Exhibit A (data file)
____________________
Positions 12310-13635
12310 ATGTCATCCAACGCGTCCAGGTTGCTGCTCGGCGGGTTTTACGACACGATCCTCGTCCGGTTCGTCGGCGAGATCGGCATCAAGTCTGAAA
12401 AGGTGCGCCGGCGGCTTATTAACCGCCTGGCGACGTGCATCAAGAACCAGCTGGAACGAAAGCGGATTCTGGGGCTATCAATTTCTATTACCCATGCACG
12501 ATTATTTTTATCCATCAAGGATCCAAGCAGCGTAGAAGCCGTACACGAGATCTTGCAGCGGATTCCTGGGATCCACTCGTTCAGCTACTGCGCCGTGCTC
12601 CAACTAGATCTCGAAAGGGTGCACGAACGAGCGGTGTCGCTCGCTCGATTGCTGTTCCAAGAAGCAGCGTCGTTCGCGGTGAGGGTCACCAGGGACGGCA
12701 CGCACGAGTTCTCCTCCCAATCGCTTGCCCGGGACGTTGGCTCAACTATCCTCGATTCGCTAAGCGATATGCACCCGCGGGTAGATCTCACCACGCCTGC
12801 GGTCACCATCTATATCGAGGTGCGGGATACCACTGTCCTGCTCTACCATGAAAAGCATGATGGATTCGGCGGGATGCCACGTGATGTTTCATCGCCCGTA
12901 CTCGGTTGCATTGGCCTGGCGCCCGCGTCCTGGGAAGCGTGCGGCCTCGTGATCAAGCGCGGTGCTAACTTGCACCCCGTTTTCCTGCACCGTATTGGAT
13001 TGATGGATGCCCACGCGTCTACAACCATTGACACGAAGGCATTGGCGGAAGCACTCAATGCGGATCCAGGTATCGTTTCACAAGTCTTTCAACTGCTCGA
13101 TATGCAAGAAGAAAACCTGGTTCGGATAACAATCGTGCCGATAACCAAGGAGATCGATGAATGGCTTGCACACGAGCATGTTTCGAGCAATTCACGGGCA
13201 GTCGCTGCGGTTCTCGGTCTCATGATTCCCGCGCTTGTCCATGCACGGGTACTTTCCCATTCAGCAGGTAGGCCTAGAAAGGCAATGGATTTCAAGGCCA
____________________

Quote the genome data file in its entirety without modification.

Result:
Positions 12310-13635
12310 ATGTCATCCAACGCGTCCAGGTTGCTGCTCGGCGGGTTTTACGACACGATCCTCGTCCGGTTCGTCGGCGAGATCGGCATCAAGTCTGAAA
12401 AGGTGCGCCGGCGGCTTATTAACCGCCTGGCGACGTGCATCAAGAACCAGCTGGAACGAAAGCGGATTCTGGGGCTATCAATTTCTATTACCCATGCACG
12501 ATTATTTTTATCCATCAAGGATCCAAGCAGCGTAGAAGCCGTACACGAGATCTTGCAGCGGATTCCTGGGATCCACTCGTTCAGCTACTGCGCCGTGCTC
12601 CAACTAGATCTCGAAAGGGTGCACGAACGAGCGGTGTCGCTCGCTCGATTGCTGTTCCAAGAAGCAGCGTCGTTCGCGGTGAGGGTCACCAGGGACGGCA
12701 CGCACGAGTTCTCCTCCCAATCGCTTGCCCGGGACGTTGGCTCAACTATCCTCGATTCGCTAAGCGATATGCACCCGCGGGTAGATCTCACCACGCCTGC
12801 GGTCACCATCTATATCGAGGTGCGGGATACCACTGTCCTGCTCTACCATGAAAAGCATGATGGATTCGGCGGGATGCCACGTGATGTTTCATCGCCCGTA
12901 CTCGGTTGCATTGGCCTGGCGCCCGCGTCCTGGGAAGCGTGCGGCCTCGTGATCAAGCGCGGTGCTAACTTGCACCCCGTTTTCCTGCACCGTATTGGAT
13001 TGATGGATGCCCACGCGTCTACAACCATTGACACGAAGGCATTGGCGGAAGCACTCAATGCGGATCCAGGTATCGTTTCACAAGTCTTTCAACTGCTCGA
13101 TATGCAAGAAGAAAACCTGGTTCGGATAACAATCGTGCCGATAACCAAGGAGATCGATGAATGGCTTGCACACGAGCATGTTTCGAGCAATTCACGGGCA
13201 GTCGCTGCGGTTCTCGGTCTCATGATTCCCGCGCTTGTCCATGCACGGGTACTTTCCCATTCAGCAGGTAGGCCTAGAAAGGCAATGGATTTCAAGGCCA